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Rotation of heavenly bodies

  1. May 21, 2009 #1
    I have had this question for a very long time. Never got a convincing answer

    Every Heavenly body rotates about its axis.
    The sun, the planets, the galaxies, every heavenly body
    why is it so?
    what makes the rotate?

    ps:It is very likely that this question would be a repetition. If it is then please direct me to the earlier thread.
  2. jcsd
  3. May 21, 2009 #2
    From my understanding conservation of angular momentum is responsible for this. I may be wrong though I am not yet an expert.
  4. May 22, 2009 #3
    where does the initial angular momentum come from?
    is it that the creation of every heavenly object is such that it imparts angular momentum to every object?
  5. May 22, 2009 #4


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    This is simplly a matter of the absence of perfection in real life. There are an infinite number of numbers, but only one zero. The odds of a cloud of gas being so perfectly uniform that it has zero radial density variations and zero angular momentum is essentially...well...zero. A cloud of gas is composed of individual, randomly moving particles and the sum of their relative motions is the resulting anguar velocity of the cloud.
  6. May 22, 2009 #5

    D H

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    Start with circular orbits. A tiny particle with negligible mass in a circular orbit around a star of mass Ms at a distance r from the star has an orbital velocity of
    [tex]v_{\text{particle}} = \sqrt{GM_s/r}[/tex]

    A planetesimal with mass mp at the same orbital radius will have a slightly high orbital velocity:
    [tex]v_{\text{planetesimal}} = \sqrt{G(M_s+m_p)/r}[/tex]

    The planetesimal will thus collide with all the little stuff in its way. This clears a path along the planetesimal's orbit. These collisions will also make the planetesimal's orbital radius decrease over time. The planetesimal gobbles up the stuff in front of and beneath the planetesimal. There isn't much stuff in front of and above the planetesimal; it has already gobbled that stuff. The collisions are one-sided, and these one-sided collisions impart a prograde rotation to the planetesimal.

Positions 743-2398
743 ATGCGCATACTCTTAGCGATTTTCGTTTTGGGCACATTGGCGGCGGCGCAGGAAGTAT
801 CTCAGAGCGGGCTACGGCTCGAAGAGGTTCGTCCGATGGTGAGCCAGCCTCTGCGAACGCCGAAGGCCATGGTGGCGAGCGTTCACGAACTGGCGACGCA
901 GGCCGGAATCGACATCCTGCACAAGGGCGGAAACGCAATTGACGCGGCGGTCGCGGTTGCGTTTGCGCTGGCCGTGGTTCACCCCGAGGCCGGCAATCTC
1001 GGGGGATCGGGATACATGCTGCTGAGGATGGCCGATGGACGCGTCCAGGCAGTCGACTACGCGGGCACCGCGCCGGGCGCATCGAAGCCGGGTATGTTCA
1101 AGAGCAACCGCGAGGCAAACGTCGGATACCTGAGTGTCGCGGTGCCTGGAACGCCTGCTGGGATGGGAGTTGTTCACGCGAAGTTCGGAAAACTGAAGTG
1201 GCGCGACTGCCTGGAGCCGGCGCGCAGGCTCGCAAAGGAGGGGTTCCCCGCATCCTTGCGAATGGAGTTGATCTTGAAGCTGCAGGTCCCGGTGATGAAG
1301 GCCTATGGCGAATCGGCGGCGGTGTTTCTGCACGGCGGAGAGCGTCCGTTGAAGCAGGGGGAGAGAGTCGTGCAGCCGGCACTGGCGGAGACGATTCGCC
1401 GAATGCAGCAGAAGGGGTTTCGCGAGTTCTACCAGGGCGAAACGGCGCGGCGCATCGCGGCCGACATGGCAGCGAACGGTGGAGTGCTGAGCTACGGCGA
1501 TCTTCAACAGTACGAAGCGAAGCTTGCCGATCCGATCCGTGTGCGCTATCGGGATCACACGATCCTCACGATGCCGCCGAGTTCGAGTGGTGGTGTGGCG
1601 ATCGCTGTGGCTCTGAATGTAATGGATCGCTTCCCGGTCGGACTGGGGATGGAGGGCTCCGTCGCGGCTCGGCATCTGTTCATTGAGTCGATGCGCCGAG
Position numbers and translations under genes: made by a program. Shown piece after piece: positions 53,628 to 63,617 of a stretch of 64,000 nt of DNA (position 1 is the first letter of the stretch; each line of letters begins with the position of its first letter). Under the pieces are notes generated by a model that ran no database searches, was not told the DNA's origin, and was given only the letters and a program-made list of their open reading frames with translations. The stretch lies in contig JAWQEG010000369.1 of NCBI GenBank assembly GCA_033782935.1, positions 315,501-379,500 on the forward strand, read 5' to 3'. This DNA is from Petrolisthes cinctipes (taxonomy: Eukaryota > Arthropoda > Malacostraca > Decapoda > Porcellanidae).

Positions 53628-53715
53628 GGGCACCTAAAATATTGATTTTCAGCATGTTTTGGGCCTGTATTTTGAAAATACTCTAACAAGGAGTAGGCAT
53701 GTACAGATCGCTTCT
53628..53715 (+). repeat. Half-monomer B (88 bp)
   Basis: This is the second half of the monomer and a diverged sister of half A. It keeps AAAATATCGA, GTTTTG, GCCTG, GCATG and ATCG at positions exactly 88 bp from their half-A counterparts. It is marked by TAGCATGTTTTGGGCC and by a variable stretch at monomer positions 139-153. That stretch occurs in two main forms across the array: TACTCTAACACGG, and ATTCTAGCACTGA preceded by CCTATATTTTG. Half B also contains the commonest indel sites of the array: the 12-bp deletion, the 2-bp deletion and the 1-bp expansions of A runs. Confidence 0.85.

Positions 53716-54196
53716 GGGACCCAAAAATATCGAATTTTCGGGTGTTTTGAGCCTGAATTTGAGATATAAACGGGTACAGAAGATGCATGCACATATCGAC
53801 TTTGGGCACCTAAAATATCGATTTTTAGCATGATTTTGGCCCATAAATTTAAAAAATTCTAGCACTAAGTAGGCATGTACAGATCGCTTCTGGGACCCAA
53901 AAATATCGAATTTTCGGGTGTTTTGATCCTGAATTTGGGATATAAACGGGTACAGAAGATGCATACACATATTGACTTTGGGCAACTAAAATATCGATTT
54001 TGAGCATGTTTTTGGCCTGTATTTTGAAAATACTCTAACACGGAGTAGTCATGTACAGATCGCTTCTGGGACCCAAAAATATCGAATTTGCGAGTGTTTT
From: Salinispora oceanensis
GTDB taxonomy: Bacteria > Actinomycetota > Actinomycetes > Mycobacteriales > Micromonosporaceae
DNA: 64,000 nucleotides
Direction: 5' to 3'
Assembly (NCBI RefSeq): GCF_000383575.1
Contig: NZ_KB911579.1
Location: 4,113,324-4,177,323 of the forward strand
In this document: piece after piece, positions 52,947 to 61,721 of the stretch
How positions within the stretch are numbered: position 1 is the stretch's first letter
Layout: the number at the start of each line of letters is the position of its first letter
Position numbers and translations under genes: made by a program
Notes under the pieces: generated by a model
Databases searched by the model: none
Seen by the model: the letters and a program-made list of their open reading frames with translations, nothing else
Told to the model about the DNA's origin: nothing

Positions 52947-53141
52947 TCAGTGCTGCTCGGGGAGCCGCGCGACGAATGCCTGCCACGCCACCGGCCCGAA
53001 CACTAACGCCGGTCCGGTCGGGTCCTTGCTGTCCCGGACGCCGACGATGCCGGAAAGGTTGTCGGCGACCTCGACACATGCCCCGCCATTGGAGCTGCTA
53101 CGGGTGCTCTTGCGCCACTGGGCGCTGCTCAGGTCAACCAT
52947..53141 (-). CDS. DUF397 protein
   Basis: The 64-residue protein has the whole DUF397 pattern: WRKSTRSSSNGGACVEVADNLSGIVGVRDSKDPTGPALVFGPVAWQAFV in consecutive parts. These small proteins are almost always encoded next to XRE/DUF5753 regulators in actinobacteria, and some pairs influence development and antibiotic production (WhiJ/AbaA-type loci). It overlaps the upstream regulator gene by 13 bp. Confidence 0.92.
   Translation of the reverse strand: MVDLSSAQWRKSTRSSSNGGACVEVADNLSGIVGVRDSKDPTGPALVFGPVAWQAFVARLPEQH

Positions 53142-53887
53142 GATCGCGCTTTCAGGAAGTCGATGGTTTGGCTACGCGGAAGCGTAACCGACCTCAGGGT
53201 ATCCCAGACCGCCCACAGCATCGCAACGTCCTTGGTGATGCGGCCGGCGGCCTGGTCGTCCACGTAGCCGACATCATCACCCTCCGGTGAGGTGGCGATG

This is a bit over-simplistic; things get a lot hairier when the planetesimal and the stuff in its neighborhood have eccentric orbits.
  7. May 22, 2009 #6
    So this is just a case of probability. The rotation period of a heavenly object depends upon the velocity and orientation of the cloud of gas or the asteroids it encounters in the period of its creation?
  8. May 22, 2009 #7


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    Think of a figure skater starting a slow spin and then retracting his or her arms. The skater's spin speeds up. Now think of a cloud of gas and dust that condenses under gravitational self-attraction (look up the M-42 nebula for a nice example of a stellar nursery) and consider what will happen when the materials condense to form stars or protostars. Unless the net angular momentum of that cloud of gas is exactly zero (which as Russ pointed out is not possible) bodies condensing out of it will spin up to conserve angular momentum.

    I'm not sure if this is the case, but I think that it is probably safe to assume than any over-or-under-density in the cloud in which the proto-star is condensing will contribute to unbalanced in-flows of material and the imbalance can result in even more spin for the condensing body. The proto-star will continue to grow and spin up until its fusion processes light up and it develops enough radiation pressure to push away the materials from which it is forming.
    Last edited: May 22, 2009
  9. May 22, 2009 #8

    D H

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    That model only explains the angular momentum of the central body and the orbits of the planets. It does not explain why planets have a rotation as well as an orbit.

    In fact, this model is at odds with the observed angular momenta of stars. For example, almost all of the mass in our solar system is concentrated in the Sun, but the vast majority of the total angular momentum arises from the planets orbiting the Sun. The Sun has a marked angular momentum deficit. The solution is to think of figure skaters spinning with their arms enfolded. When the skaters extend their arms their spin slows down. The Sun has been extended its arms for a long, long time -- in the form of solar wind.
  10. May 22, 2009 #9


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    The point is that during the condensation/accretion stages, the accreting body spins up. Yes, the Sun is throwing off mass, and has been doing so for billions of years, but it was not always that way. Baby steps.
  11. May 25, 2009 #10
    You're presuming that stars start with a lot of angular momentum that they must then lose. This isn't necessarily so. However young stars are regularly observed with a high rotation rate, so some means of shedding angular momentum probably exists. A favourite mechanism is via magnetic braking.

    Alternatively the planets have more angular momentum than the Sun because they were captured from a passing protostar in the Sun's birth-nebula. Michael Woolfson has modelled this particular process extensively with results much like the observed planets.

    OTOH Andrew Prentice's Modern Laplacian Theory turns a perceived problem into a virtue by the planets themselves - or rather the rings of gas and dust they formed from - being the means by which the proto-Sun shed excess momentum.

    So there's a few options.
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